Firepit rotisseries can be used with a hotplate to cook up extras such as vegetable skewers at the same time, or simply mounted directly above the fire pit to spit roast your pig over the hot coals below.
Before I bought the large whole pig rotisserie, I already had a smaller one and my smaller spit still gets a run on many camping trips. Spit roasting a whole animal gets massive “wow” factor from everyone in our group and you can easily cook a suckling pig or a couple of chickens over an hour if your firepit is punching out anough heat.
Remember, once your animal is cooked, you will need to carve the meat, so you will need carving tools to make this easy.
Operating the Rotisserie
Once the rotisserie has been fully assembled, double check the screws and bolts are checked for tightness and proper adjustment. You don’t want your beautifully roasted meal to fall in the coals when it’s time to start carving! Once you load your animal on to the roasting shaft, make sure that the spit is turning smoothly and the motor is running without any unusual noises.
Prepping the Pig for Whole Pig Rotisserie
As I mentioned before, it’s worth forming a good relationship with your local butcher to do the prep work for you. Once you get your animal to the spit, it’s a good idea to scrub the animal down thoroughly and dry it before you begin. Dry skin will create the best crackling. Once patted dry, give it a good rubbing, inside and out with salt.
As far as any culinary preparations, there are of course endless options. Since it’s not very easy to brine a large animal, flavor injection is more popular and there are many flavor combinations for injectable flavourings you can use. You can inject up to 12 hours before cooking. Once you’ve mastered the art of spit roasting a whole pig, try playing around with flavours by basting your meat. My favourite is char siew (sticky Chinese bbq sauce).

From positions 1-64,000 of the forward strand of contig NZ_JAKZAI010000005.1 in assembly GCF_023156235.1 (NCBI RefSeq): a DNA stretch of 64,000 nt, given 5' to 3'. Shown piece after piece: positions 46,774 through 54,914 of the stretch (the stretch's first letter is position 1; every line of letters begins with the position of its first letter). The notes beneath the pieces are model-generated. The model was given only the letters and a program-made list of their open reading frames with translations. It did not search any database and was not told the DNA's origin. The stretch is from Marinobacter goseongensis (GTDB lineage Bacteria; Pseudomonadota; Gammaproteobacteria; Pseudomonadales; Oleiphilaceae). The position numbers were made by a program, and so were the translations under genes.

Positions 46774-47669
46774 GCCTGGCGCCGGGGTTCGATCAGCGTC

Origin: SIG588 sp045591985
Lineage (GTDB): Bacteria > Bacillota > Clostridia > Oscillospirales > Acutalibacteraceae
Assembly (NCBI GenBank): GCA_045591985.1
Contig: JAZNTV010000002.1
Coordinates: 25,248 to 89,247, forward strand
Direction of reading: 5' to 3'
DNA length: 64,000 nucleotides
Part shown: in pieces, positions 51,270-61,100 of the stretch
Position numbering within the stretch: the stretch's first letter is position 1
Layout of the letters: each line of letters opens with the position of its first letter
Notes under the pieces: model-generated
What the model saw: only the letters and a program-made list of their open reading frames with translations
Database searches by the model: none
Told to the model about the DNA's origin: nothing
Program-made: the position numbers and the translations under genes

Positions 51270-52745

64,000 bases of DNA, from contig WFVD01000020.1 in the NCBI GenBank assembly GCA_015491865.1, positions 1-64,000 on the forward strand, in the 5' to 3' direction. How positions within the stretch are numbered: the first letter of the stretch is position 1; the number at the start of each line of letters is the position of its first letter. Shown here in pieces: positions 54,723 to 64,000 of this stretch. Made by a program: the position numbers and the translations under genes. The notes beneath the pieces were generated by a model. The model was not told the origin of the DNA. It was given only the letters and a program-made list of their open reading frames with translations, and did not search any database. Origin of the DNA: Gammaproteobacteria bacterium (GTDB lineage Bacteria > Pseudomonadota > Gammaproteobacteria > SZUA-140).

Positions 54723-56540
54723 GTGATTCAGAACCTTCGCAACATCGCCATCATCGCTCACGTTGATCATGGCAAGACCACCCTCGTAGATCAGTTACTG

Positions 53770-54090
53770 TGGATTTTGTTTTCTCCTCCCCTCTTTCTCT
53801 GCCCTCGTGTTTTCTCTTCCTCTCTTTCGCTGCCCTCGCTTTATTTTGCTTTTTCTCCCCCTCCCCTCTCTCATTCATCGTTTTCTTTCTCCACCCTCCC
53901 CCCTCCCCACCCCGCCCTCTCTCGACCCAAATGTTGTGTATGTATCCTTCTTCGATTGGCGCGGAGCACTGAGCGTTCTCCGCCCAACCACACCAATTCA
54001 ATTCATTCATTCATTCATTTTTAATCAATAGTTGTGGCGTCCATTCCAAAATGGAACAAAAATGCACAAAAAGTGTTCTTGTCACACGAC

Since the animal will cook for many hours and end with a high internal temperature, you can stow just about anything (pork buts, turkeys, sausages, etc.) in the belly and it will cook through. Stuffing should be done after the animal is rigged to the spit.
Attaching the meat to the spit: just as there is no standard way to cook a whole animal, there is no standard way to rig the animal for cooking, and there are probably as many variations as there are cooks. For use with this machine, we recommend a specific method of securing the animal to the spit that will keep the animal from loosening.
Instead of using forks at each end (this technique is more practical for solid pieces of meat such as a roast) we recommend “lashing” the backbone of the animal directly to the spit by stitching it with butchers twine and a special trussing needle.
Note: this process can take as long as two hours. Try to have someone helping you and plan the timing accordingly.